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Efficacy test of the application of ADR technology in the Taupo Volcanic Complex, New Zealand

Project aims

The aim of this project was to test the efficacy of the ADR technology in identifying geothermal sources and to identify the basement. The scanning was completed in April 2015.

Exploration/Project challenges

The main challenge in this project was to ascertain if ADR technology could locate steam above the Mesozoic basement.

Geological context

The Wairakei-Tauhara geothermal system has developed over two million years on the North Island of New Zealand. The system is bisected by a series of faults. The Wairakei-Tauhara has been generating geothermal power since 1958 using the underground water with temperatures up to 248°C. It currently generates at least 300MW1 of electricity p.a. The sedimentary basement is thought to occur 2250m below sea level beneath a series of ignimbrites and rhyolite lavas. The main geological controls on temperature are thought to be at 1000m below the surface.

Figure 1: Location map of Wairakei site (Google Earth).

Figure 2: Geological overview of the study area. Reds indicate rhyolite. The blue green indicates sedimentary units, the orange are ignimbrites, the white are a mixture of ignimbrites and sedimentary units, the purple unit is dacite(1).

Adrok’s results

Adrok applied the interpretation techniques of dielectric constant, harmonic analysis, Stare analysis, P-scan imaging, energy response and weighted mean frequency (WMF) logs to identify the individual targets at the three different sites.

1st site WK271

This site was tracked to 1450m. Dielectrics were plotted against lithology and temperature data provided. The locality of steam was also provided. Dielectric measurements appear to correlate well with temperature, where troughs occur when temperature dropped slightly, while the peaks in dielectric readings appear to occur where steam is known to be present.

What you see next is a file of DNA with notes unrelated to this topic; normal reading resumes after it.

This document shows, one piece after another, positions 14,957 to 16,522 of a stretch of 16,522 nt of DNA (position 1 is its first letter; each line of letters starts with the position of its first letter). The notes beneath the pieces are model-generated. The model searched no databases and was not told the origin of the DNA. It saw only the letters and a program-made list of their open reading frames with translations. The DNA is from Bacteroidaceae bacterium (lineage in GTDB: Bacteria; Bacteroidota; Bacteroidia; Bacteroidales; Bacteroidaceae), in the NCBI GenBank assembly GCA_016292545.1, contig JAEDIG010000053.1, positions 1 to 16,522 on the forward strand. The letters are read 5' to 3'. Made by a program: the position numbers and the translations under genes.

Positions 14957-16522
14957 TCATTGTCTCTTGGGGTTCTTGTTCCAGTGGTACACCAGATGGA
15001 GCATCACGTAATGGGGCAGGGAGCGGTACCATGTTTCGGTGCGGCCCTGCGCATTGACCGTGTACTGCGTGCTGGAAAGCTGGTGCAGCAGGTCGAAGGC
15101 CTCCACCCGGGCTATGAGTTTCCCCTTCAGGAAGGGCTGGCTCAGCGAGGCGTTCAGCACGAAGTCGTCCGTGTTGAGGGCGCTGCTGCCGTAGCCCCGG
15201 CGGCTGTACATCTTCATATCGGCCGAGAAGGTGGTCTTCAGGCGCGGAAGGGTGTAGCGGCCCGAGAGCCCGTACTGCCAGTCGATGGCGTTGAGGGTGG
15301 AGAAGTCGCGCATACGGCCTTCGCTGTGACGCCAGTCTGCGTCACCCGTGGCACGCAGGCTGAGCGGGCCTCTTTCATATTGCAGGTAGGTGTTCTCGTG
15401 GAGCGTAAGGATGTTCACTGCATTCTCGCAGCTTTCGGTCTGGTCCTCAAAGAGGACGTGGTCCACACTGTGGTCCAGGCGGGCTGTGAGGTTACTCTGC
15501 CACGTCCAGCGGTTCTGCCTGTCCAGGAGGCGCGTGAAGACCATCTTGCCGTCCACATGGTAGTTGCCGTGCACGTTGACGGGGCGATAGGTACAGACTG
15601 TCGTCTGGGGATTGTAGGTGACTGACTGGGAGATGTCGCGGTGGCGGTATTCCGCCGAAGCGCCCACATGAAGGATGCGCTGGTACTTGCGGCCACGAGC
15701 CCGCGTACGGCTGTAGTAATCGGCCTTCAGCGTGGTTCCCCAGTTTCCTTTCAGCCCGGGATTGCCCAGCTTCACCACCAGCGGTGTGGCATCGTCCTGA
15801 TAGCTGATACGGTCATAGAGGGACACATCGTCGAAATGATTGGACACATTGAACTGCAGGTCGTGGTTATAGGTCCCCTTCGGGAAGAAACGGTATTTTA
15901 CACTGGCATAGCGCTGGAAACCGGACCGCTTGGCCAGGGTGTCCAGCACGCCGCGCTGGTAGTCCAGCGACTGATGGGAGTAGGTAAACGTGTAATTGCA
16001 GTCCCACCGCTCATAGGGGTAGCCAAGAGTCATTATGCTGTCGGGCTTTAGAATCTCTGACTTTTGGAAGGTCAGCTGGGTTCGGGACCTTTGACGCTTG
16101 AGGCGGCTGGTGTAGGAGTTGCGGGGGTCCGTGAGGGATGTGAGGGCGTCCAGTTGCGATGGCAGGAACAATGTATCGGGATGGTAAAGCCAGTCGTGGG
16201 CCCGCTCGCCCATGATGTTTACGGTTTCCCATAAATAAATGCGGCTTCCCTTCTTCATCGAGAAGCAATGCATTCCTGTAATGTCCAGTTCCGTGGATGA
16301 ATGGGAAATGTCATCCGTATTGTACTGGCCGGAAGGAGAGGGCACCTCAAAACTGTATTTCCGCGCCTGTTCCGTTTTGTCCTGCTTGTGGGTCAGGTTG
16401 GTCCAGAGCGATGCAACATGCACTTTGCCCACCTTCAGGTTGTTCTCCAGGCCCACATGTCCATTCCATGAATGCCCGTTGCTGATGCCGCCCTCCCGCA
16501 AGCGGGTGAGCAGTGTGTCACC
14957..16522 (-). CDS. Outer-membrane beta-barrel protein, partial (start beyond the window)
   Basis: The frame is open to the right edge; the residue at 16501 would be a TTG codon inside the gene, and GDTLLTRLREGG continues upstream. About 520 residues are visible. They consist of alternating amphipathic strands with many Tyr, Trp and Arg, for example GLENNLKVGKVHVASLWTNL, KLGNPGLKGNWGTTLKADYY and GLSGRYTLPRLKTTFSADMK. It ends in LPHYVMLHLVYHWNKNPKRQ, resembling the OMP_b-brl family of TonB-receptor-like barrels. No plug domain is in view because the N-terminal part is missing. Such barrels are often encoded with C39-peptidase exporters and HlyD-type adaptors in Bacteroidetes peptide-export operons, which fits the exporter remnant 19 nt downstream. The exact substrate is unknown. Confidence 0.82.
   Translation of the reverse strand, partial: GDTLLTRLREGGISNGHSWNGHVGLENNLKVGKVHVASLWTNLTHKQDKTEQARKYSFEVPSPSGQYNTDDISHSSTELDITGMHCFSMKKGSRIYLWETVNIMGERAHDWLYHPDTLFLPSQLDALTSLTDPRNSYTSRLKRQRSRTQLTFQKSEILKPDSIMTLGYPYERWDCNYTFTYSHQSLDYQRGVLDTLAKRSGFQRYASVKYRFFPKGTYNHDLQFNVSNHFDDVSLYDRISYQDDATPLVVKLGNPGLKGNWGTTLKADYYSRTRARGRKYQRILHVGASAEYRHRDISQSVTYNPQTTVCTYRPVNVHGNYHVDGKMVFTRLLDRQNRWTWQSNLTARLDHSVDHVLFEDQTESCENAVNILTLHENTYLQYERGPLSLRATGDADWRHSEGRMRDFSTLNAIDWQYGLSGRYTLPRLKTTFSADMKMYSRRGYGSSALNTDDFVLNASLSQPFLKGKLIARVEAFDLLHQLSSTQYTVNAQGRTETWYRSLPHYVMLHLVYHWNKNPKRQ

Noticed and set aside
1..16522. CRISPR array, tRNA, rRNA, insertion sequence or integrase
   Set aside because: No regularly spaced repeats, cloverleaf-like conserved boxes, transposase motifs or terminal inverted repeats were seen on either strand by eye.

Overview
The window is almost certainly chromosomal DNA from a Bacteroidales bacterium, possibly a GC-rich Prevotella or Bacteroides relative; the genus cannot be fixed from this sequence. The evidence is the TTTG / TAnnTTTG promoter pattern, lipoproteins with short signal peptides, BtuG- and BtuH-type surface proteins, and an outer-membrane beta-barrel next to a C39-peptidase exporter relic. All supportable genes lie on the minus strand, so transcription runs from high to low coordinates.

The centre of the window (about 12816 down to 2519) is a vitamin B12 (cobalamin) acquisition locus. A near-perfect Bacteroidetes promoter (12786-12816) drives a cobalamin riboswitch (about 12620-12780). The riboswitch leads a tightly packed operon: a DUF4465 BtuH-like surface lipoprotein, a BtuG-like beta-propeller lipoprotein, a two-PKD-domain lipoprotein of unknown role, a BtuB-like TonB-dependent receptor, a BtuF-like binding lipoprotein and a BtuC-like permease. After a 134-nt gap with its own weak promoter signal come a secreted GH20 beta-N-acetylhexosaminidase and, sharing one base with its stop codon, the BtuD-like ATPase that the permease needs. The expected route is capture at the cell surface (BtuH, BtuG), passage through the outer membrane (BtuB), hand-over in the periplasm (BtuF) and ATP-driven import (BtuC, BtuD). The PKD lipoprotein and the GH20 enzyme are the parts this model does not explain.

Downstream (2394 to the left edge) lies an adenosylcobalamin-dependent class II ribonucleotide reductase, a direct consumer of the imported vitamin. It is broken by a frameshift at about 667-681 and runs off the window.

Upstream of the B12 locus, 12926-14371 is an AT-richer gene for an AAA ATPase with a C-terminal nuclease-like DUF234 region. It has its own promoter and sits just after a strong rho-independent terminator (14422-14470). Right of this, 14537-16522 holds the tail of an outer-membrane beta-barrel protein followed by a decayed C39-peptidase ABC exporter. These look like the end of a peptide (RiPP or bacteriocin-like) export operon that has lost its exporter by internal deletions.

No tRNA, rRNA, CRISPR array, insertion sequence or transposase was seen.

Figure 3: ADR field equipment during the vertical scanning at WK271.

Figure 4: Lithology, temperature and dielectrics at WK271. Red dots indicate temperature measurements. The orange dots indicate the presence of steam. The pink arrows indicate where dielectric peaks match with high temperature measurements.

2nd site TH11

TH11 was tracked to 2000m and is located to the south-east of WK271. No training information was available for finding the basement, however it was possible to identify areas of high temperature using dielectrics.

Figure 5: Photograph of the second site TH11.

Figure 6: Lithology, temperature and dielectrics. Red dots indicate known temperature measurements. The orange dots indicate the presence of steam. The pink arrows indicate where dielectric peaks match with high temperature measurements.

3rd site WB83

WB83 was tracked to 700m. No temperature profile was available for WB83, although areas where low WMF and high dielectrics have been used to identify potential areas of steam or high temperature.

Figure 6: Photograph of the third site.

Figure 7: Dielectrics and lithology with known temperature (red) steam locations (orange) for W83. No temperature data was provided by client.

At all three sites showed peaks in dielectric readings that correspond to the presence of steam. Lows in dielectric readings may indicate lithology boundaries.

Benefits for client

Adrok showed that steam can be identified and mapped in detail using dielectric measurements. Consequently, ADR technology can be used as an alternative to the conventional geophysical methods to identify steam and possibly temperature quicker, cheaper, greener and in a non-destructive way.